(adsbygoogle = window.adsbygoogle || []).push({}); 1. The problem statement, all variables and given/known data

I have found this problem in Feynman Lectures on Physics vol. 2:

Two equal conducting spheres, one with the total charge of [tex]+Q[/tex] and the other with a total charge of [tex]-Q[/tex], are placed at some distance from each other. What is the force between them?

2. Relevant equations

Coulomb's Law:

[tex]F=k\frac{q_{1}\cdot q_{2}}{r^{2}}[/tex]

3. The attempt at a solution

There is a tip to solve that problem by constructing an infinite number of images, so I tried to do it that way:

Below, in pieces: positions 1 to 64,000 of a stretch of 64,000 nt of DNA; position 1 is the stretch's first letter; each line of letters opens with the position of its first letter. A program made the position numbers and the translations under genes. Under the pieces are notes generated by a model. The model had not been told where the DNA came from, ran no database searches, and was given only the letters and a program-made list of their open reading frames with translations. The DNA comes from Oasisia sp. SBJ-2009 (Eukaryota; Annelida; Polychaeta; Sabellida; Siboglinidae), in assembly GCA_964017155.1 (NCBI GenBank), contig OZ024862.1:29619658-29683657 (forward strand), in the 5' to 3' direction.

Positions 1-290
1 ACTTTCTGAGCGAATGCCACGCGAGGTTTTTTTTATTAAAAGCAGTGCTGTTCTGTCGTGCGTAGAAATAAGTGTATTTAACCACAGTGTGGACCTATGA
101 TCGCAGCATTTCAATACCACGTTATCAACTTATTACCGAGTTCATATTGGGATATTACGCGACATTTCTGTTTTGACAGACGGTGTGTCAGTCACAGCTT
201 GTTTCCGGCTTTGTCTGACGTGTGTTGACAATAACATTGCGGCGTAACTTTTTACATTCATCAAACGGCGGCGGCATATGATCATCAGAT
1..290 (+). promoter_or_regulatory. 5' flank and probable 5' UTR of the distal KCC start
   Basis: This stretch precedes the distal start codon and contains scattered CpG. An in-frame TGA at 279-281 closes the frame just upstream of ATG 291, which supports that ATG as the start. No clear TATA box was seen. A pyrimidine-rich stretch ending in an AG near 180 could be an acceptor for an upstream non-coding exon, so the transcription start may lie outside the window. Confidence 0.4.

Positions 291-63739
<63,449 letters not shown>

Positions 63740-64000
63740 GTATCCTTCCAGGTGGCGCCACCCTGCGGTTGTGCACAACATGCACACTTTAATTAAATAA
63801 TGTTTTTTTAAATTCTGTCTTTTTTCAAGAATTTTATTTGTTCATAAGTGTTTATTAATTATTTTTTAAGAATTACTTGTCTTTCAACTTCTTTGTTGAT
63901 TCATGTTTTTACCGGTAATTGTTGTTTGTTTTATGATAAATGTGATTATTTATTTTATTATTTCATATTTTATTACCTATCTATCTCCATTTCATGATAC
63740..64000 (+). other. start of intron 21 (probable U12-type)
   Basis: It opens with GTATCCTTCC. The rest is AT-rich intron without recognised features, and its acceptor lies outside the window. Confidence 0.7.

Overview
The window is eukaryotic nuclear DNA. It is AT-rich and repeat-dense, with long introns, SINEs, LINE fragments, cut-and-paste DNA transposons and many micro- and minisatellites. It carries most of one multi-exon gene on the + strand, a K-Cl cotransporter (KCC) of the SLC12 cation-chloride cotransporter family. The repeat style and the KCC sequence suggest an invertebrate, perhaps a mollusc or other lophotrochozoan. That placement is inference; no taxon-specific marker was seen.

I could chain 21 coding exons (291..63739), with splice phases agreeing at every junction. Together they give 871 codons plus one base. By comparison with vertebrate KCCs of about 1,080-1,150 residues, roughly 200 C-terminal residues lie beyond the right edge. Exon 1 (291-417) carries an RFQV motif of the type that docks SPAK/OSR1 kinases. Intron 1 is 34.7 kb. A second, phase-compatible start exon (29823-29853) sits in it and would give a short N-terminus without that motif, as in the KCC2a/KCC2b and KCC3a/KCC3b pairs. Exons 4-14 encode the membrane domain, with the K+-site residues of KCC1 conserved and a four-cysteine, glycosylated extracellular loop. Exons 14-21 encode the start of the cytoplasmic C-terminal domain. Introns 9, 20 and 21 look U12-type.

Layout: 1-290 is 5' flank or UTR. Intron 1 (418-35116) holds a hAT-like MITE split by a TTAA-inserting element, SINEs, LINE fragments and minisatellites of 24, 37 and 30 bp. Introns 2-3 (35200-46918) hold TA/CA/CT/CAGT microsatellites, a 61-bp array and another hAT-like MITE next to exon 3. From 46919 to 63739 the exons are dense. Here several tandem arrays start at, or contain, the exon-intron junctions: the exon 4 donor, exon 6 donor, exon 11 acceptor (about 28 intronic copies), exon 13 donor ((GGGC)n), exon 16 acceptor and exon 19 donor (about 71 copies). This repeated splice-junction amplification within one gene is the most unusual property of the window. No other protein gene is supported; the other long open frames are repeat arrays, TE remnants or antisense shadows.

[PLAIN]http://img338.imageshack.us/img338/4906/rysp.jpg [Broken]

X-coordinate of the n-image will be:

[tex]x_{n}=\frac{R^2}{d-x_{n-1}}[/tex]

The charge we have to place in that coordinates is:

[tex]q_{n}=\frac{R}{d-x_{n-1}}\cdot q_{n-1}[/tex]

Of course: [tex]x_{0}=0[/tex] and [tex]q_{0}=Q[/tex]

Total force, which first sphere attract on the second, will be:

[tex]F_{12}=\sum{k\frac{q_{n}\cdot (-Q)}{(d-x_{n})^2}}[/tex]

Is that correct solution or not? And how to do the last operation?

**Physics Forums | Science Articles, Homework Help, Discussion**

The friendliest, high quality science and math community on the planet! Everyone who loves science is here!

# Homework Help: Two conducting, charged spheres

Can you offer guidance or do you also need help?

Draft saved
Draft deleted

**Physics Forums | Science Articles, Homework Help, Discussion**